What is the UBE, you ask? Well the UBE is the Uniform Bar Exam, an exam designed by the National Conference of Bar Examiners (NCBE) to standardize the bar exam process and allow test takers to transfer their scores across state lines. Why should you be excited about this? Well, let me tell you. Once you finish the epic journey of law school, the most logical option is to, while the information is fresh in your noggin, study for the July bar exam. Now, most law school graduates will not have secured a job before they take the bar, which means you might get job offers from firms that are in different states than the one you are taking the July bar exam in. Without reciprocity or the option of the UBE, you'll be forced to wait until February to take yet another exam.
"Students are the big beneficiaries of this," said Erica Moeser, president of the NCBE. "If there's one group that should care about the UBE, it's the person who is currently enrolled in law school and is looking to take the bar exam, finding a job, and dealing with debt, especially in this economy."
The UBE is composed of the Multistate Essay Examination, Multistate Performance Test, and the Multistate Bar Examination. Though takers of the UBE will not be tested on specific state laws, bar association examiners could choose to educate the new lawyers through a Continued Legal Education (CLE) format, which could actually provide even more focus and specialization than general bar exam questions. The test is uniformly graded, which offers test-takers a portable score that they can bring with them across state lines.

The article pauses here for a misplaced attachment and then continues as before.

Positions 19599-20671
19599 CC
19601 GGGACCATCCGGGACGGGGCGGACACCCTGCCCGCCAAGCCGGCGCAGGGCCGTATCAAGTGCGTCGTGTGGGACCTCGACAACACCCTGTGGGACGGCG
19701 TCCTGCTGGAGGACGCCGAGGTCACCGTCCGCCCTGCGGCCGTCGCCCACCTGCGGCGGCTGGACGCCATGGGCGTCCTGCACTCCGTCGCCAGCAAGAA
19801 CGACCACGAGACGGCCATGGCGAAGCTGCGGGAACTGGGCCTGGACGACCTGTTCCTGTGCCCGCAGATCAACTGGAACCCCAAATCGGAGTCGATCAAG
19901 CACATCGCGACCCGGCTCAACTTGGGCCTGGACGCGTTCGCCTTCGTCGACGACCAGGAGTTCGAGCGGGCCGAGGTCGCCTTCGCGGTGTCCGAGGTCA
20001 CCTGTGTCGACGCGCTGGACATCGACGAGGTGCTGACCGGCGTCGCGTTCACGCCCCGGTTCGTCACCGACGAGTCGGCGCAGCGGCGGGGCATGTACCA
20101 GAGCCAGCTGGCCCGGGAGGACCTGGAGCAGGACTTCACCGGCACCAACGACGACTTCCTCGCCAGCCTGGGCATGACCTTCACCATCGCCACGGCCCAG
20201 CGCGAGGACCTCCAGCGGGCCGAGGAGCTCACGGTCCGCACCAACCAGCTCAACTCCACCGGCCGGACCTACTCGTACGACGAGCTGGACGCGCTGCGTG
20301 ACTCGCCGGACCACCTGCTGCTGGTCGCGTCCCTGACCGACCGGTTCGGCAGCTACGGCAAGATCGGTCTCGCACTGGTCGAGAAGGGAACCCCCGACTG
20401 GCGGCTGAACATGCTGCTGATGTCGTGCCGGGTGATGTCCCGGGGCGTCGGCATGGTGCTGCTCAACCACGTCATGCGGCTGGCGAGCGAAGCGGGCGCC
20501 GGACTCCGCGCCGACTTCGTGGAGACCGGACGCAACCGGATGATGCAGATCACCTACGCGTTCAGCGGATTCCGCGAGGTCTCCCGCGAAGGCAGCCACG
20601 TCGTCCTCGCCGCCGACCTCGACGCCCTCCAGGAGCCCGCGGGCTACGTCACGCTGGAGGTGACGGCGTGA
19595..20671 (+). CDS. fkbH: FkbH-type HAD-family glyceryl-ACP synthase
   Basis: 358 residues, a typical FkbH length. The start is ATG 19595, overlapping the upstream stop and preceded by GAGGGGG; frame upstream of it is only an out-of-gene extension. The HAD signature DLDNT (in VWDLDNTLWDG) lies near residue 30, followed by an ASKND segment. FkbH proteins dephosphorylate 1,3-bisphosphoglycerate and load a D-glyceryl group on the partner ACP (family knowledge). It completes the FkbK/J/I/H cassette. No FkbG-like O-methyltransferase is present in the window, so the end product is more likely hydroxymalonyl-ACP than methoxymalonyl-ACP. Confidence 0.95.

What jurisdictions currently accept the UBE? Well, the first to adopt the exam was Missouri, followed by Alabama, Arizona, Colorado, Idaho, North Dakota and Washington D.C. This year, five more states have adopted the UBE: Montana, Nebraska, Utah, Washington and Wyoming; and Minnesota and New Hampshire will administer the UBE starting in 2014.
The possibility of the UBE to be the standard bar exam across the nation is slowly becoming a reality. Physicians, architects, and accountants all have a single exam, why not attorneys? Many states have held onto their testing autonomy by developing some of their own exam questions, but the benefits of the UBE seem to outweigh the benefits of state-specific exams.
In this day and age when jobs are tight and law students are increasingly being weighed down by their student loan debts, adopting the UBE can really help open up many more avenues for students to find jobs after graduation. This is all great news for you, my future bar-exam studiers, especially since BarMax has already released its Uniform Bar Exam prep course and experts expect many more states to soon adopt the UBE.